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Gas safety checks: what are they and who can make them?

Posted 23/05/2022 by Your Move
Categories: Landlords/Lettings
Row of houses

As a landlord, you have a legal obligation to make sure all gas appliances in your rental property are safe and don’t pose any risk to your tenants.

If any gas appliance or system isn’t properly installed and maintained, there’s a danger of gas leaks, fire, explosion or carbon monoxide poisoning, and all of those could potentially be deadly.

What does the law say?

The Gas Safety (Installation and Use) Regulations 1998 state that landlords must keep gas appliances, pipework and flues in a safe condition. So you must have a gas safety check carried out each year and secure a gas safety certificate confirming the required standards have been met.

Like a car MOT, there’s some flexibility around having the gas check carried out. It can be done up to two months before the current certificate expires and you won’t ‘lose’ any of the 12-month validity period. For example, if your certificate expires on 11th August 2022, you could book your check for as early as 12th June and the expiry date for that certificate would be 11th August 2023.

Who can make the checks?

The gas engineer you use must be on the Gas Safe Register, otherwise it’s illegal for them to carry out work on any domestic gas appliance.

All registered engineers carry a Gas Safe ID card, so you can see the type of work they’re qualified to do and whether their qualifications are up to date. However, some use a fake ID so do carry out an independent check via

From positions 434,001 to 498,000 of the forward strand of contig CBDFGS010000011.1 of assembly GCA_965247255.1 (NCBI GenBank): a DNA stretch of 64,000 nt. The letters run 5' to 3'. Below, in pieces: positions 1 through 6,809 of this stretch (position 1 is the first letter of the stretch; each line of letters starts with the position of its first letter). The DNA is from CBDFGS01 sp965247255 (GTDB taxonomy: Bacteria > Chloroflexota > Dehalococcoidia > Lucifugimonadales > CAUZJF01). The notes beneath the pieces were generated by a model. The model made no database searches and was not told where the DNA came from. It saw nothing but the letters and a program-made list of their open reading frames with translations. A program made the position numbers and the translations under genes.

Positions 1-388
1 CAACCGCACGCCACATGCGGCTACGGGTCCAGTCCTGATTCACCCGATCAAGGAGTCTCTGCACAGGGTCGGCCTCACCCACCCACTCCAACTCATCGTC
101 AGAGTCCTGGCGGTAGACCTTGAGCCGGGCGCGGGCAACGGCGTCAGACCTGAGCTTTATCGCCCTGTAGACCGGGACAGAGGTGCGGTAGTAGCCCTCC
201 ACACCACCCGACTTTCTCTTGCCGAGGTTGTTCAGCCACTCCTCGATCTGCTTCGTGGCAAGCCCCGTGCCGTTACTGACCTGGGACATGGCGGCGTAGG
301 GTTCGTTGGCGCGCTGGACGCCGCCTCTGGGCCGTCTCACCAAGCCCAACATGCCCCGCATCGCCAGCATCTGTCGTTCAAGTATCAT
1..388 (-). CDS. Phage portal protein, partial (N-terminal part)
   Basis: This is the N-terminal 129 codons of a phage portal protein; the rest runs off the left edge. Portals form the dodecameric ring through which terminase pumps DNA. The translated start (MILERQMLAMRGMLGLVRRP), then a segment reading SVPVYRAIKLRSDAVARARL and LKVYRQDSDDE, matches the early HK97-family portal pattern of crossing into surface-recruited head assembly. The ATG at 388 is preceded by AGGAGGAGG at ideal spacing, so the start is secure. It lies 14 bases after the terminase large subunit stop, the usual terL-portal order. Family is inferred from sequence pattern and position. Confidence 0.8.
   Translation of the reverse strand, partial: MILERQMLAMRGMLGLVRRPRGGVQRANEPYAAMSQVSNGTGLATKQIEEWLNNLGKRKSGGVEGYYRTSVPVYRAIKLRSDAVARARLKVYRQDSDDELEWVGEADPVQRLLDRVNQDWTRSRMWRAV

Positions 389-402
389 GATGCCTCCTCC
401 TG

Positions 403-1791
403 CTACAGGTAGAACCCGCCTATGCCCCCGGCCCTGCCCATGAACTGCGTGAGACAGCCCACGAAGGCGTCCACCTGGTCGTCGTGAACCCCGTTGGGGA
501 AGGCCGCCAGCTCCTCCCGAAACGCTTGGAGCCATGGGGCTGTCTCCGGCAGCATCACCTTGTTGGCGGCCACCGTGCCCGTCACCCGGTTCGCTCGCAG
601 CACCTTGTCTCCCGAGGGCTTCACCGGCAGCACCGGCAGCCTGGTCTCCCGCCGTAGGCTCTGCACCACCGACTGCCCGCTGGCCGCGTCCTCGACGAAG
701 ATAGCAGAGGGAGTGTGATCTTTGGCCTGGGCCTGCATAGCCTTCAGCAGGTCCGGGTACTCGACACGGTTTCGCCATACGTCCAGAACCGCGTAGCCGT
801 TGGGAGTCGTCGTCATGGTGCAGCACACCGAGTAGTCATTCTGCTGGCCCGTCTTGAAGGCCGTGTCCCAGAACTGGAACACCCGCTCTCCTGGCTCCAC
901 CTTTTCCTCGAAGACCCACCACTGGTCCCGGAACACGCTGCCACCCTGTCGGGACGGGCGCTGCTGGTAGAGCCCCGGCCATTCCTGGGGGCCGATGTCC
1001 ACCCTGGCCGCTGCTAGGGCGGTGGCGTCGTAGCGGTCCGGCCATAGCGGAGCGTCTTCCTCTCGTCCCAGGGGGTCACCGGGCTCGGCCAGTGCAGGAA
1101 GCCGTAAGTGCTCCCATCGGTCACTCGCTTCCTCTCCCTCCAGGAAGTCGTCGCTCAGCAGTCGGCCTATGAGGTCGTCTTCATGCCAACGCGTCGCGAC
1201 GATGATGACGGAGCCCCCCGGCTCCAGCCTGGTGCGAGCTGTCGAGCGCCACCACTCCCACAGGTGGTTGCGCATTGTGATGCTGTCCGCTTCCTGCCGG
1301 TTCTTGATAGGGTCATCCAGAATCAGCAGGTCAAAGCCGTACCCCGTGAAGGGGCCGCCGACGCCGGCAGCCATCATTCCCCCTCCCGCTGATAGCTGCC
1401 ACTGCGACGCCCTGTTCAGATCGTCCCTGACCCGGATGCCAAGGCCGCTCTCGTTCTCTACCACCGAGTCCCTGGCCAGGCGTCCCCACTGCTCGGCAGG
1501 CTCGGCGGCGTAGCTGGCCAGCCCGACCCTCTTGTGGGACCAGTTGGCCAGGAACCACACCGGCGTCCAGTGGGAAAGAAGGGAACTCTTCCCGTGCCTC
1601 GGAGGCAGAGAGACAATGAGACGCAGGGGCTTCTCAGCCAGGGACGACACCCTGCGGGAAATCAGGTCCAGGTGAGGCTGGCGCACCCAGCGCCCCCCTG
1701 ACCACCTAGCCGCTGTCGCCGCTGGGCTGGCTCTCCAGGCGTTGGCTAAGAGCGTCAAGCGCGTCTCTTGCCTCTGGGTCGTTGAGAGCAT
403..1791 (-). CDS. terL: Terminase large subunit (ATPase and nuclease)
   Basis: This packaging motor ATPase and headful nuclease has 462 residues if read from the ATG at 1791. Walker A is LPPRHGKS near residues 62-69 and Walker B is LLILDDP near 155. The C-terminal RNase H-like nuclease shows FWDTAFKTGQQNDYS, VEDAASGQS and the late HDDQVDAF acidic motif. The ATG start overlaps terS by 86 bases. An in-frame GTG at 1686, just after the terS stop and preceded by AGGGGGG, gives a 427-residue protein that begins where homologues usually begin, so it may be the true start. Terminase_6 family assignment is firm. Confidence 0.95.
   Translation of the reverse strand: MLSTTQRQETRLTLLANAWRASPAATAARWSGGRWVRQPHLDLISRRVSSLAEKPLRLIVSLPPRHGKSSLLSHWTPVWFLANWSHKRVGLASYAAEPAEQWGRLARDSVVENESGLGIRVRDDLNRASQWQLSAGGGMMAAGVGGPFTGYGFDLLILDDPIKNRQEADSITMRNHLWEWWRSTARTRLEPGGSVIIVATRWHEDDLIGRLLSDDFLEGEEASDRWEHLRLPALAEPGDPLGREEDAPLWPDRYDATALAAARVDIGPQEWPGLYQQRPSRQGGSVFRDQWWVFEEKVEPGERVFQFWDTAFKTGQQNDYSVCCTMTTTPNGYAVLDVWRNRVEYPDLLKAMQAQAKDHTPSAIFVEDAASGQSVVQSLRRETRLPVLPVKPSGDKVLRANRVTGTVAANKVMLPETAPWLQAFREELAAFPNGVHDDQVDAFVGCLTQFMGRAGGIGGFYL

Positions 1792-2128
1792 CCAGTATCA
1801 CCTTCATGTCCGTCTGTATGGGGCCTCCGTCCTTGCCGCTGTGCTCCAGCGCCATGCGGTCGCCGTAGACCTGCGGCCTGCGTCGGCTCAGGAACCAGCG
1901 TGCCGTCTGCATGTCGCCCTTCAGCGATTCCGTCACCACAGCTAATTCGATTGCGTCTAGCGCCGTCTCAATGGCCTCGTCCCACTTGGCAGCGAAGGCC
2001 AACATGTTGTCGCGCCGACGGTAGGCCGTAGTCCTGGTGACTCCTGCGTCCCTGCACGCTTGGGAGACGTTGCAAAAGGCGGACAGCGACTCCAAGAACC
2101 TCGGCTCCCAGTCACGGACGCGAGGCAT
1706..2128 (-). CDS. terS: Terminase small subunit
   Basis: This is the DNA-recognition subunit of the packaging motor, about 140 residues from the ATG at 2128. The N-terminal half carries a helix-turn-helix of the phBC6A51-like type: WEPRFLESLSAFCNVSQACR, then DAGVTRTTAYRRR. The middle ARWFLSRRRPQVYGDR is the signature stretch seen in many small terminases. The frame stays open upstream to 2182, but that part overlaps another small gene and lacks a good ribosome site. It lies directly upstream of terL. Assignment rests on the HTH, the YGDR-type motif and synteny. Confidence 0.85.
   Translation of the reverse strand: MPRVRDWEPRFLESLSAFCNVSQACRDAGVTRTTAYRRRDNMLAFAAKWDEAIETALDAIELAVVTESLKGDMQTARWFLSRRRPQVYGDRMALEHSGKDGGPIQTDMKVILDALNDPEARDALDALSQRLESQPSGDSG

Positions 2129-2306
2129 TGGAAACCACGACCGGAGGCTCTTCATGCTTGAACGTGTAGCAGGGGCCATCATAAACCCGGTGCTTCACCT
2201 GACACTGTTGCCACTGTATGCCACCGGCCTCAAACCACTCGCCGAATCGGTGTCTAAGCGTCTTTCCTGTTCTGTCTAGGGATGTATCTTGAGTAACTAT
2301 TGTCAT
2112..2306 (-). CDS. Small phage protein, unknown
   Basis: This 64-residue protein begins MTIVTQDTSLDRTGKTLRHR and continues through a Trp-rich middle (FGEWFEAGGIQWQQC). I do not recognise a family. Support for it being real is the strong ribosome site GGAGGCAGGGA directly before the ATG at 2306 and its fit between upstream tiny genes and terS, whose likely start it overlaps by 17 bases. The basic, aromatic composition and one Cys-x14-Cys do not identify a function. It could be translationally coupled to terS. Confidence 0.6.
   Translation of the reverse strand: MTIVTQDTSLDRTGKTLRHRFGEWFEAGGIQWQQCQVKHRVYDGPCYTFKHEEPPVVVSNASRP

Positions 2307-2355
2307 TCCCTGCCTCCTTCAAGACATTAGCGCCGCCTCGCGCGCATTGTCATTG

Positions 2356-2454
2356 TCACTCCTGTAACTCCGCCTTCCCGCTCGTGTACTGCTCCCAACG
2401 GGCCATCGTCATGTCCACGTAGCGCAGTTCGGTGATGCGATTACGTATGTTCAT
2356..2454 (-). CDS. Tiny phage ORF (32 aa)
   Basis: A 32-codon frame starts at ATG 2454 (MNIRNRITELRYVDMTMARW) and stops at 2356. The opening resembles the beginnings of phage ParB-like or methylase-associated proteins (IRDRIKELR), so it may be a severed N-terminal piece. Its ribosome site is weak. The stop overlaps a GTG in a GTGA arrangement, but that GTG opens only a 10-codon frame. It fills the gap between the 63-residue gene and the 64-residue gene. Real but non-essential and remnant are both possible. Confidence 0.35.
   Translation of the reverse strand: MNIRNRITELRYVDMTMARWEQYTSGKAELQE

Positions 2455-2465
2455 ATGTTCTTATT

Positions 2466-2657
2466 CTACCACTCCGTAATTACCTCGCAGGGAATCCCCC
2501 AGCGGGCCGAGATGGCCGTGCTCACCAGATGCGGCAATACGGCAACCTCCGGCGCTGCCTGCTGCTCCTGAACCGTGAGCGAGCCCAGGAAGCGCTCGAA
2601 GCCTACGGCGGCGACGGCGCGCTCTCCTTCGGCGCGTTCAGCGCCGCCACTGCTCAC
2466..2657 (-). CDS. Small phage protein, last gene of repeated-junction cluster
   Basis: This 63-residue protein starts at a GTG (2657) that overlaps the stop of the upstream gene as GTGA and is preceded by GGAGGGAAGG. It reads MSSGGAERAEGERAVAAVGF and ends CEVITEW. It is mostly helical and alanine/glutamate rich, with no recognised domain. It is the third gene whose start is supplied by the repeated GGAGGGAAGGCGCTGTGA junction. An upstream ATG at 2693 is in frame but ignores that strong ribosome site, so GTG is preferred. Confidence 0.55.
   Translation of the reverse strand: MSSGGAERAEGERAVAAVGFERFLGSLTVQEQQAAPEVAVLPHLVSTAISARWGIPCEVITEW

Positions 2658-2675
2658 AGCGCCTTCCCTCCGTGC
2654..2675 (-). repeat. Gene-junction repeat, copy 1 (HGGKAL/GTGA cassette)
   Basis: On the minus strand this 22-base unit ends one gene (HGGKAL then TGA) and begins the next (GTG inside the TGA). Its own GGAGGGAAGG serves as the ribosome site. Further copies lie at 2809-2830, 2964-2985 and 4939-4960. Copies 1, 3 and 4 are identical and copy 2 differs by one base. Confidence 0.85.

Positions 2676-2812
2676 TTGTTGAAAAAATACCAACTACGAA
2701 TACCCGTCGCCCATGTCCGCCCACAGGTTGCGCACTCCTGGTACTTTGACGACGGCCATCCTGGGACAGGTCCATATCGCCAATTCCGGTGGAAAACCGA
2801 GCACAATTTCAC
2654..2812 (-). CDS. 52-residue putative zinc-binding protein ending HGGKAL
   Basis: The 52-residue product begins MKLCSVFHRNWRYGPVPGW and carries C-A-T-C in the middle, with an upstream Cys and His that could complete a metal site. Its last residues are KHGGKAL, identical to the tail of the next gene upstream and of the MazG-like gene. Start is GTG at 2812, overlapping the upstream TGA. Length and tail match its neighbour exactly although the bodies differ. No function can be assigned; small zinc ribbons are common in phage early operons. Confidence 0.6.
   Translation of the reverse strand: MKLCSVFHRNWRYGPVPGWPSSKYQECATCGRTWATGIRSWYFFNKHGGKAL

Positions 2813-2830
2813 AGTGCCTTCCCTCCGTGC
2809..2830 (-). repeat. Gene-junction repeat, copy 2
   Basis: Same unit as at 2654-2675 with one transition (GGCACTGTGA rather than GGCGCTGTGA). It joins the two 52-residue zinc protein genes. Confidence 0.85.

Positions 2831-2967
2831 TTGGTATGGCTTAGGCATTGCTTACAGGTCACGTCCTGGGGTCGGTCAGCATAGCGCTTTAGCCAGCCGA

What does a gas safety check involve?

The Gas Safe engineer will inspect all the gas appliances and systems – so that’s things like the cooker, hob, boiler and radiators. This annual gas safety check is different to a service, so it doesn’t include repairs.

Some of the key things the check involves:

  • A visual inspection of gas appliances, the gas heating system and the boiler flue system
  • A tightness test at the gas meter to make sure there aren’t any leaks
  • Checking the ventilation and air supply
  • Checking the gas rate and burner pressure
  • Ensuring safety devices are working
  • Checking the pressure vessel inside the boiler

If the engineer finds that repairs are needed, they should be carried out as soon as possible. If there’s any immediate danger to your tenants, the engineer will ask your permission to disconnect the gas supply.

What documentation should I receive?

The engineer will provide you with a Gas Safety Certificate. This details every appliance, along with information on any defects and what actions are required.

What do I need to do with the gas safety certificate?

The original certificate must be kept for at least two years – and we’d suggest you hold on to all certificates related to a tenancy until it ends. A copy of the current certificate must be given to new tenants before they move in, and to existing tenants within 28 days of the check.

If we manage your rental, we’ll arrange for the annual gas check and any necessary repairs to be carried out. But if you have any questions or you currently self-manage and you’d like to discuss our management services, just get in touch with your local Your Move branch.

Smoke and carbon monoxide alarm regulations: potential changes coming in England​ this autumn

Two changes are expected to come into force this autumn. We will update our landlords once this has been confirmed

The rules around smoke and CO alarms for rented homes in England:

  • Currently, landlords are only responsible for making sure alarms are working properly at the start of a tenancy – then it’s the tenants’ responsibility to keep them in working order. Under the new rules, landlords will be responsible for repairing or replacing alarms during the tenancy if a fault is reported.
  • Under current rules, there must be a CO alarm in any room where solid fuel is burnt. The change means CO alarms will also be required in rooms with a fixed combustion appliance (e.g. a gas boiler), but only at the point a new appliance is installed.


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